Foreign foods travel faster to Chinese dinner tables
Starting Sunday, China cut import tariffs for daily consumer goods. The average tariff rate for cultured and fished aquatic products has been cut from 15.2 percent to 6.9 percent.
As China reduces import tariffs and simplifies customs clearance processes, it will take much less time for foreign food to make it to Chinese dinner tables.
A batch of fresh milk leaving a New Zealand farm on Monday can reach Chinese dinner tables as soon as Wednesday. At the beginning of the year, it took eight days.
Lobsters, salmon, oysters and other fresh seafood from Canada can arrive in China's first-tier cities within 36 hours, thanks to China's trade facilitation policies and fast growth of cold-chain transportation. The customs clearance time has been reduced to less than two hours in several major Chinese cities including Shanghai, Beijing and Guangzhou.
"We now guarantee our lobsters fresh and alive when they arrive on Chinese customers' doorsteps. If not, they can reject the package on site," said Leo Liu, general manager of 50N Natural Ecology Group Ltd, a Canadian company.
The tariff cut can make the company's products more competitive in China, said Liu.
Currently, few Canadian aquatic products and food enterprises have made China their major export market, as their traditional export markets are in America and Europe. Liu's company has opened online shops on Chinese leading e-commerce platforms, but sales volume in China only accounts for 5 percent of the company's sales.
"Canada's food trade with China is mainly grain, oil and other commodities. With China's import tariff cuts, we are selling more consumer products to China to catch up with the country's upgraded consumption habits," said Leo.
Food traders are preparing for increasing iced imports of fresh and frozen food to the China market. Ye Zi, chief business officer of HM (Shanghai) Trade Co Ltd, said the company has started to import frozen aquatic products from Japan for the first time.
"Frozen aquatic products have a shelf life of eight months. As the whole customs clearance process is limited to two weeks, it is now possible to sell imported frozen aquatic products in China," said Ye.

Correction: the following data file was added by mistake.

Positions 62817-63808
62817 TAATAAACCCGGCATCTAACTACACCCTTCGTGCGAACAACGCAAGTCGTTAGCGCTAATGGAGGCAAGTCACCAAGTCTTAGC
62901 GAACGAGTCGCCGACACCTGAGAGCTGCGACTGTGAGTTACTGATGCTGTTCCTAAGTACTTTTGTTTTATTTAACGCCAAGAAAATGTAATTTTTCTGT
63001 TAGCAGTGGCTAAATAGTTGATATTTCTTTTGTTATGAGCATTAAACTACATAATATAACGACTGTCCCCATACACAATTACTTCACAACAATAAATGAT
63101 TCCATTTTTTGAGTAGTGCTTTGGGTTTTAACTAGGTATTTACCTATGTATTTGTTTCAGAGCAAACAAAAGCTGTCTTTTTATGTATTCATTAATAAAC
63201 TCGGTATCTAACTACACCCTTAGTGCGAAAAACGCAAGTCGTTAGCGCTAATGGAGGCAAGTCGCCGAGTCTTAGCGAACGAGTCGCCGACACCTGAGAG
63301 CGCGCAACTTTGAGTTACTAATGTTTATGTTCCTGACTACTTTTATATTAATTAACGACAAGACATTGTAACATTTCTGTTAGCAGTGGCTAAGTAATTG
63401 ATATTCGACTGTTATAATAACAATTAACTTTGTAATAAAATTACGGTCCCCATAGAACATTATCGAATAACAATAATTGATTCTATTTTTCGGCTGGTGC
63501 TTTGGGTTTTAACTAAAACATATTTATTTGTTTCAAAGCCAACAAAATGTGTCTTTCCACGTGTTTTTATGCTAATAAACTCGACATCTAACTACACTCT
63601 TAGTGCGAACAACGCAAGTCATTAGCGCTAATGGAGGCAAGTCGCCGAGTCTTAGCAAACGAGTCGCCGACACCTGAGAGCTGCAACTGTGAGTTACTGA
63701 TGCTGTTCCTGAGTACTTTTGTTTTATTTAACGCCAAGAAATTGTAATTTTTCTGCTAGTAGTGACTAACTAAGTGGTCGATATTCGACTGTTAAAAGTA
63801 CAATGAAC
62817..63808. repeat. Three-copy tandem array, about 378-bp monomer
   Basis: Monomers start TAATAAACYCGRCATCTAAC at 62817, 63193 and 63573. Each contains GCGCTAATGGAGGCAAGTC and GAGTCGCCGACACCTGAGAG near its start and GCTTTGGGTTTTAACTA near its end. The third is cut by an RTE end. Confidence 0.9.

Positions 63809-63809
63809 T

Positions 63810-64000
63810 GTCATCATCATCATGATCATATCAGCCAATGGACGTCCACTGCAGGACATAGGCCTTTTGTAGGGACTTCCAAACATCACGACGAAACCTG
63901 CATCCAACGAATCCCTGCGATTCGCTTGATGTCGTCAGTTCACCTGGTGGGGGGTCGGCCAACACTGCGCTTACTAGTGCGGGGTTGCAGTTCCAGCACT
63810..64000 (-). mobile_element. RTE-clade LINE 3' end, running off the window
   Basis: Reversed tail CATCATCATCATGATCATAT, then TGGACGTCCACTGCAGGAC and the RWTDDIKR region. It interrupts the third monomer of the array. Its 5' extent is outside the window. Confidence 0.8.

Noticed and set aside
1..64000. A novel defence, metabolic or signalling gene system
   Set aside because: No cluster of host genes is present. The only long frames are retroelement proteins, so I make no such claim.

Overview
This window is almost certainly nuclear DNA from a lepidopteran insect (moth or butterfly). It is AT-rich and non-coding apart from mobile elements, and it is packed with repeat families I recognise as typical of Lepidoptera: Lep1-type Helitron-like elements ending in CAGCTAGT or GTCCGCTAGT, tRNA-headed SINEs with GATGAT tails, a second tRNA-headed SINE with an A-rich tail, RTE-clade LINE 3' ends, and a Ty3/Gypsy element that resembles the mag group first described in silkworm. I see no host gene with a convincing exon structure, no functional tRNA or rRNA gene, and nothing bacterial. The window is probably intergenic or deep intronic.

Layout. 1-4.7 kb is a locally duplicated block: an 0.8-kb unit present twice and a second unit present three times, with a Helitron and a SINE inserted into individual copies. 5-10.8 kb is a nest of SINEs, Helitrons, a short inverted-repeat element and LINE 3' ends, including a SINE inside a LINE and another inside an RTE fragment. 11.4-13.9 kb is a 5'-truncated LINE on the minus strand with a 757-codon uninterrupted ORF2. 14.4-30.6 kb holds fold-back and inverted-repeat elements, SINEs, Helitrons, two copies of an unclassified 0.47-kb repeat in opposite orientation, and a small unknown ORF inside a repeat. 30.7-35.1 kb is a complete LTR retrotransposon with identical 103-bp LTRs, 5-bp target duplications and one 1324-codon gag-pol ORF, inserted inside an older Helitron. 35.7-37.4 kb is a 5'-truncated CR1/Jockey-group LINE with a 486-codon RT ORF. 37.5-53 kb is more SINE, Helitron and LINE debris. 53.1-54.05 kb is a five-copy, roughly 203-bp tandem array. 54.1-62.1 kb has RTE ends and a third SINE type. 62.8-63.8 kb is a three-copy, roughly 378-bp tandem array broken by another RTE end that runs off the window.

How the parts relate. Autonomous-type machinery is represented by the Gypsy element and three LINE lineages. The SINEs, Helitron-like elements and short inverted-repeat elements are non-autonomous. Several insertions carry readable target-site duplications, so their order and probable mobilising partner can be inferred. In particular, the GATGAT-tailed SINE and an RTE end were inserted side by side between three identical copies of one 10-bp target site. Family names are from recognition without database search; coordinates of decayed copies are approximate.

Milk produced by New Zealand brand Theland can land in Shanghai's supermarkets and China's e-commerce platforms in roughly 72 hours after production and bottling near Auckland.
The process used to take five days, said Sheng Wenhao, board chair of Theland New Cloud Digimart, which owns the brand. He said trade facilitation has made it possible to sell imported pasteurized milk in China, which has a shelf life of no more than 15 days.
Earlier this year, the Shanghai Entry-Exit Inspection and Quarantine Bureau and the government of Changning District, home to the city's biggest Japanese and Korean communities, launched a trial scheme to speed up import inspection.
Theland and four other brands, rated by municipal regulators as having reliable quality and good reputations, have entered the scheme's list for enjoying a "fast track" import quarantine and inspection. The eight-day customs clearance time of Theland milk has been reduced by more than half since then.
Yang Dongsheng, head of Changning's commerce commission, said during the trial, the inspection and quarantine department has changed the work mode to carry out the import supervision procedures beforehand and afterwards.
"We start the quality inspection in the country of origin, and implement random checks after the imports arrive in China," Yang explained.
Chocolate, as an imported product that has witnessed China's opening up and consumption upgrading, also reflects changes during this round of trade facilitation.
Shanghai Maxmile International Trade Company is the general agent of several famous chocolate brands including Guylian in China.
Wei Wenzhong, general manager of the company, said that Chinese customers now have more diversified demands for flavor, locality and roasting methods of chocolates.
He said Shea butter, while popular around the world, is still new to Chinese consumers. Chocolates with shea butter ingredients used to be blocked in China because shea butter did not have a HS (Harmonized System) code, which is an internationally standardized system of names and numbers to classify traded products.
"Last month, shea butter got its official HS code, and Chinese customers will be able to taste chocolates with shea butter soon," said Wei. "More food and ingredients will be added to HS. Our new products such as goldberry chocolate will also enter the Chinese market soon."
The company, and many others, have benefited from the Shanghai government's accelerated work on HS authentication.
With Shanghai scheduled to host the first China International Import Expo (CIIE) in November, the municipal government has sped up removing restrictions and delays brought by HS codes.
"Shanghai encourages new and innovative products. We have implemented pre-inspection policies for market debuts of new products, which will enable a speedy passage through customs upon arrival. The new measures can allow new products to be sold here even without a proper classification momentarily," said Kong Fu'an, head of Business and Trading Office of the Shanghai Municipal Commission of Commerce.